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World J Orthop. Aug 18, 2023; 14(8): 604-611
Published online Aug 18, 2023. doi: 10.5312/wjo.v14.i8.604
Fractures around the shoulder in the skeletally immature: A scoping review
Tim Kraal, Peter AA Struijs, Lisette C Langenberg, Christiaan JA van Bergen
Tim Kraal, Peter AA Struijs, Department of Orthopedic Surgery and Sports Medicine, Amsterdam University Medical Centers, Amsterdam 1105 AZ, Netherlands
Lisette C Langenberg, Department of Orthopedic Surgery, NoordWest Ziekenhuisgroep, Alkmaar 1815 JD, Netherlands
Lisette C Langenberg, Christiaan JA van Bergen, Department of Orthopedic Surgery and Sports Medicine, Erasmus University Medical Center – Sophia Children’s Hospital, Rotterdam 3015 GD, Netherlands
Christiaan JA van Bergen, Department of Orthopedic Surgery, Amphia, Breda 4818 CK, Netherlands
Author contributions: Kraal T was the primary author; Struijs PA and Langenberg LC reviewed the text and provided figures; van Bergen CJA initiated and coordinated the project, reviewed the text and provided figures.
Conflict-of-interest statement: The authors report no conflict of interest.
Open-Access: This article is an open-access article that was selected by an in-house editor and fully peer-reviewed by external reviewers. It is distributed in accordance with the Creative Commons Attribution NonCommercial (CC BY-NC 4.0) license, which permits others to distribute, remix, adapt, build upon this work non-commercially, and license their derivative works on different terms, provided the original work is properly cited and the use is non-commercial. See: https://creativecommons.org/Licenses/by-nc/4.0/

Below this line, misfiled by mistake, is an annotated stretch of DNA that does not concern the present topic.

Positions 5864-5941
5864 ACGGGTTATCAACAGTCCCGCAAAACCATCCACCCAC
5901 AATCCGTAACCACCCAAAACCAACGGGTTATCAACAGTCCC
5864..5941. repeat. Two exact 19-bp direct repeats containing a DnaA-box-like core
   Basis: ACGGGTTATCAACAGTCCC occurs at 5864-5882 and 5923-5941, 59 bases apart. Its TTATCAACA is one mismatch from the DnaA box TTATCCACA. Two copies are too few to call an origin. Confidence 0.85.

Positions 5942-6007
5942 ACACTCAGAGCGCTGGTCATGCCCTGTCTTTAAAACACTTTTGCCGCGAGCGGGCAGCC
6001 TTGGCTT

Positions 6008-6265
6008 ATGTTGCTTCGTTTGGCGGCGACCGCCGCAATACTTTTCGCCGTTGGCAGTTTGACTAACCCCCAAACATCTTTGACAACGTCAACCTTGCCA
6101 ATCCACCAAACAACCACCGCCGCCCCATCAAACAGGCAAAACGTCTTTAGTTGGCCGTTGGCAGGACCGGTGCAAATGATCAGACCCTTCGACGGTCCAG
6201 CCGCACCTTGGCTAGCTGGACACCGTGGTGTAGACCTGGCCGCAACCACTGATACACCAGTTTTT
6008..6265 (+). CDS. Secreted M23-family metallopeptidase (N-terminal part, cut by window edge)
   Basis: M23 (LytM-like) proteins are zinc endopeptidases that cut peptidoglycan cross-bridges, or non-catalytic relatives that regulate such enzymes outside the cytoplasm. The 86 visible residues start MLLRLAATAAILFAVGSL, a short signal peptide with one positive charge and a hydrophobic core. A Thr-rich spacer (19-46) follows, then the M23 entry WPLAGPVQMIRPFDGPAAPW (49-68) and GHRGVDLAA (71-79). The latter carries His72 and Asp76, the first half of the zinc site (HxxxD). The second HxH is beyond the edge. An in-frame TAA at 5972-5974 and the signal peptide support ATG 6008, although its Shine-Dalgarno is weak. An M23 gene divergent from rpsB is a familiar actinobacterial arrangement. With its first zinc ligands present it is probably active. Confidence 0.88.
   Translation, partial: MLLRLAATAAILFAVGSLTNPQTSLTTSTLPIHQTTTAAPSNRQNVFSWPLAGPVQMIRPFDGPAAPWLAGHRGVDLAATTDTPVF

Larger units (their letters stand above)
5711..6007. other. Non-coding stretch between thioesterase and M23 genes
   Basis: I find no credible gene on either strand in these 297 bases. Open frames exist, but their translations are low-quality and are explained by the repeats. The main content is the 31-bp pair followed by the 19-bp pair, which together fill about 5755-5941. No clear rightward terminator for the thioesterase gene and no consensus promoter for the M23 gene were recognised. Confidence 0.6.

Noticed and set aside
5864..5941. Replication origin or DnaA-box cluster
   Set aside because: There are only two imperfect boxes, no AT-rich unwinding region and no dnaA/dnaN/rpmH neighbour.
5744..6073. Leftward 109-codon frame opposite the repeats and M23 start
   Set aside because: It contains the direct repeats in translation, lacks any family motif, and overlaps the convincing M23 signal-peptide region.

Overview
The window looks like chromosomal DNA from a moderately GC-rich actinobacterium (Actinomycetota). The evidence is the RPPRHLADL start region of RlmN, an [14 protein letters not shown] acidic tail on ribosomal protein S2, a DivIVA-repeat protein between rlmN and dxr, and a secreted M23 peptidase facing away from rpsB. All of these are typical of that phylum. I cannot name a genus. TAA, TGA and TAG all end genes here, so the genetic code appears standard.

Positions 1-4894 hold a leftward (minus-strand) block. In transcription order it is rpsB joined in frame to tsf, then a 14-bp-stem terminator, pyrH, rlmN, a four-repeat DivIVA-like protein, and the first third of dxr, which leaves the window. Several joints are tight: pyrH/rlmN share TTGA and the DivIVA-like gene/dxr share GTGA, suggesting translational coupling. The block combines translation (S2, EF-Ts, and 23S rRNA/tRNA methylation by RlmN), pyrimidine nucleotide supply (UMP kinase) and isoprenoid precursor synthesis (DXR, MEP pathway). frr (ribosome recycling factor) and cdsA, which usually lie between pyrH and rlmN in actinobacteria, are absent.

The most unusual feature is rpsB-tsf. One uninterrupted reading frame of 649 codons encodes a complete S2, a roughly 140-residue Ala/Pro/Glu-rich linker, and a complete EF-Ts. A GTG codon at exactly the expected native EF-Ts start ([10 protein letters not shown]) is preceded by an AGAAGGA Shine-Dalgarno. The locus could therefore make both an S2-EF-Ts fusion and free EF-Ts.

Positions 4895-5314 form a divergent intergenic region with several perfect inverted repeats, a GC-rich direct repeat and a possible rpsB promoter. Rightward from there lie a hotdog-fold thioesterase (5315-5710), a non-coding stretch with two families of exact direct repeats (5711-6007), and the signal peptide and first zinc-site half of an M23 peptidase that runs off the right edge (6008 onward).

Corresponding author: Christiaan JA van Bergen, MD, PhD, Surgeon, Department of Orthopedic Surgery, Amphia, Molengracht 21, Breda 4818 CK, Netherlands. cvanbergen@amphia.nl
Received: May 10, 2023
Peer-review started: May 10, 2023
First decision: June 14, 2023
Revised: June 23, 2023
Accepted: July 10, 2023
Article in press: July 10, 2023
Published online: August 18, 2023
Abstract

Fractures around the shoulder girdle in children are mainly caused by sports accidents. The clavicle and the proximal humerus are most commonly involved. Both the clavicle and the proximal humerus have a remarkable potential for remodeling, which is why most of these fractures in children can be treated conservatively. However, the key is to understand when a child benefits from surgical management. Clear indications for surgery of these fractures are lacking. This review focuses on the available evidence on the management of clavicle and proximal humerus fractures in children. The only strict indications for surgery for diaphyseal clavicle fractures in children are open fractures, tenting of the skin with necrosis, associated neurovascular injury, or a floating shoulder. There is no evidence to argue for surgery of displaced clavicle fractures to prevent malunion since most malunions are asymptomatic. In the rare case of a symptomatic malunion of the clavicle in children, corrective osteosynthesis is a viable treatment option. For proximal humerus fractures in children, treatment is dictated by the patient's age (and thus remodeling potential) and the amount of fracture displacement. Under ten years of age, even severely displaced fractures can be treated conservatively. From the age of 13 and onwards, surgery has better outcomes for severely displaced (Neer types III and IV) fractures. Between 10 and 13 years of age, the indications for surgical treatment are less clear, with varying cut-off values of angulation (30-60 degrees) or displacement (1/3 – 2/3 shaft width) in the current literature.

Keywords: Clavicle fracture, Proximal humerus fracture, Pediatric, Skeletally immature, Children, Shoulder

Core Tip: Fractures of the clavicle and proximal humerus in children can be treated conservatively in most patients because of their large remodeling potential. The difficulty is to understand when a child is better off with surgical treatment of his/her clavicle or proximal humerus fracture. This review aims to provide a better understanding of the indications for surgical management of these fractures in the skeletally immature based on the latest literature.